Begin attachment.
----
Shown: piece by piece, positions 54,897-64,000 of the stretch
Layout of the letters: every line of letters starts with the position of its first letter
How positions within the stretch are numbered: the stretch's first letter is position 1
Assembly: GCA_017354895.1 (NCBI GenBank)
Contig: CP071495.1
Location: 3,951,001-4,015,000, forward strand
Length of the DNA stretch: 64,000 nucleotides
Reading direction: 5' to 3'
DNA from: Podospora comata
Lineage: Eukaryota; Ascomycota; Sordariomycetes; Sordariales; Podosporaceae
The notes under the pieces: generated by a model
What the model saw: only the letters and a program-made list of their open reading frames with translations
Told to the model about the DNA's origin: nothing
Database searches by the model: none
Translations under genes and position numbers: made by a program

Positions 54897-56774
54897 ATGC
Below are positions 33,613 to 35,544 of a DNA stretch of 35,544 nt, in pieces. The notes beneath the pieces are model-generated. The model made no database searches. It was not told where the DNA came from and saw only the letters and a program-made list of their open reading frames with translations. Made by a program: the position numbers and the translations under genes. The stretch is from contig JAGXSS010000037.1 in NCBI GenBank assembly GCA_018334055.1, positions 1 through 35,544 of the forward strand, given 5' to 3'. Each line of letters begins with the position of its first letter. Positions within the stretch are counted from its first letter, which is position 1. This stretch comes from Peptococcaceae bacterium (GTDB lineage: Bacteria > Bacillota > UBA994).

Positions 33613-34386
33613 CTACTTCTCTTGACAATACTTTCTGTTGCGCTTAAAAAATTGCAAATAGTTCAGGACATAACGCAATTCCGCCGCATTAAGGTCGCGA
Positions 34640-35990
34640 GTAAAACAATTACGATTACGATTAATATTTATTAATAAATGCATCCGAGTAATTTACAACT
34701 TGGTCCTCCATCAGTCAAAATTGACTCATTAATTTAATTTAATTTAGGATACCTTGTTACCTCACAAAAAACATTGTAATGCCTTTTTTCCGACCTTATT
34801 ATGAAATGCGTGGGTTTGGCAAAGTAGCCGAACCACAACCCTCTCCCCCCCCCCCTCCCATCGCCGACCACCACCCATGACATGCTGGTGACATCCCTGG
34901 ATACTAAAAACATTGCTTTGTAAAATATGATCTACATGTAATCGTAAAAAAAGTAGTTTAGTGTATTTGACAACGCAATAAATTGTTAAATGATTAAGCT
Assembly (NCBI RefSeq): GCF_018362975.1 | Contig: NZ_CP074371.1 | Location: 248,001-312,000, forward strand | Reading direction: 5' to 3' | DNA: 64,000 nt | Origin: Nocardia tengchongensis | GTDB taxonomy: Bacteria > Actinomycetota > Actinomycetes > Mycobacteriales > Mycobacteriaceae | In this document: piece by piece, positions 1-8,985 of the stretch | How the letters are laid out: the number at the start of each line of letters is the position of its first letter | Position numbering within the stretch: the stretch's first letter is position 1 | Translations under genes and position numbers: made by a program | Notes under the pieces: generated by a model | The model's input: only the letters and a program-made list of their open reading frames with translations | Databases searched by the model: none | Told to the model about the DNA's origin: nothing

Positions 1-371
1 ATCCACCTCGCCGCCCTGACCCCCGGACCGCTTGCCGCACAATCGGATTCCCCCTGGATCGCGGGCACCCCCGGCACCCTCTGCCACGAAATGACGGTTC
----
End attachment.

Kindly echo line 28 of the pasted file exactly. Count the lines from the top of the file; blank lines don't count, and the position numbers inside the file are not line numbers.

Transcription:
1 ATCCACCTCGCCGCCCTGACCCCCGGACCGCTTGCCGCACAATCGGATTCCCCCTGGATCGCGGGCACCCCCGGCACCCTCTGCCACGAAATGACGGTTC